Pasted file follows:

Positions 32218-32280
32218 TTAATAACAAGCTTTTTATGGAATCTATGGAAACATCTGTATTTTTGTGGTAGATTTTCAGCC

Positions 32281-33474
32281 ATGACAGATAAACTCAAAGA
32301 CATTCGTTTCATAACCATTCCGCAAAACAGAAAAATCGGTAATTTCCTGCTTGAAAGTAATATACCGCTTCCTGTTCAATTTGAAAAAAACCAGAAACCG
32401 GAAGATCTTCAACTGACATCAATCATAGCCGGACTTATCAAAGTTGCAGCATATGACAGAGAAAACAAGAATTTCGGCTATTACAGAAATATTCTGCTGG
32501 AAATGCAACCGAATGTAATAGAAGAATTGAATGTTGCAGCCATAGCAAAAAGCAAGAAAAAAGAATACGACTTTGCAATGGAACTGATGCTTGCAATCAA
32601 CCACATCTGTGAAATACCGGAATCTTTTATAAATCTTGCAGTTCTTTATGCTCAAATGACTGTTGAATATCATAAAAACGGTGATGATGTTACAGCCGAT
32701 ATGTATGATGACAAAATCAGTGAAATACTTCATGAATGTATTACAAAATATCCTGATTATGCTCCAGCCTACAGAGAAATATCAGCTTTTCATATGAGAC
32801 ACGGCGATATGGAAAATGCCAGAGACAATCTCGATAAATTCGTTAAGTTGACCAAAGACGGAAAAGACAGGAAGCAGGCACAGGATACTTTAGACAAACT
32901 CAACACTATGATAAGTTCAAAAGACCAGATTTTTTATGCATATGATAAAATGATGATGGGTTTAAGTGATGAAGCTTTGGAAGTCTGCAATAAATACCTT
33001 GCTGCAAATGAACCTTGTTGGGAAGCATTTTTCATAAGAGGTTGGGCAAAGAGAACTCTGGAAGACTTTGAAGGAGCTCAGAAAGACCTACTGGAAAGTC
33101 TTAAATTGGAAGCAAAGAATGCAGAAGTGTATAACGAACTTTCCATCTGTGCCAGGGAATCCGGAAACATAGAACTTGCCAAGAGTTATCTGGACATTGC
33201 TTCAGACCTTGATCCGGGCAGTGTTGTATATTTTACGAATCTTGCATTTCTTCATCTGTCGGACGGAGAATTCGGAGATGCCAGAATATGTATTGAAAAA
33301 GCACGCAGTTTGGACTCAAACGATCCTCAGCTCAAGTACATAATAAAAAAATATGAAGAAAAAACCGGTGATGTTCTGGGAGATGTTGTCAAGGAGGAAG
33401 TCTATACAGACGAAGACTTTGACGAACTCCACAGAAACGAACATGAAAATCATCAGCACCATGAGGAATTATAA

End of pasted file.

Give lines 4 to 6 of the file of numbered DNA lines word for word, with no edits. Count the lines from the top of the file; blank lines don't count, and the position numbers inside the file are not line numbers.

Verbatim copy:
32281 ATGACAGATAAACTCAAAGA
32301 CATTCGTTTCATAACCATTCCGCAAAACAGAAAAATCGGTAATTTCCTGCTTGAAAGTAATATACCGCTTCCTGTTCAATTTGAAAAAAACCAGAAACCG
32401 GAAGATCTTCAACTGACATCAATCATAGCCGGACTTATCAAAGTTGCAGCATATGACAGAGAAAACAAGAATTTCGGCTATTACAGAAATATTCTGCTGG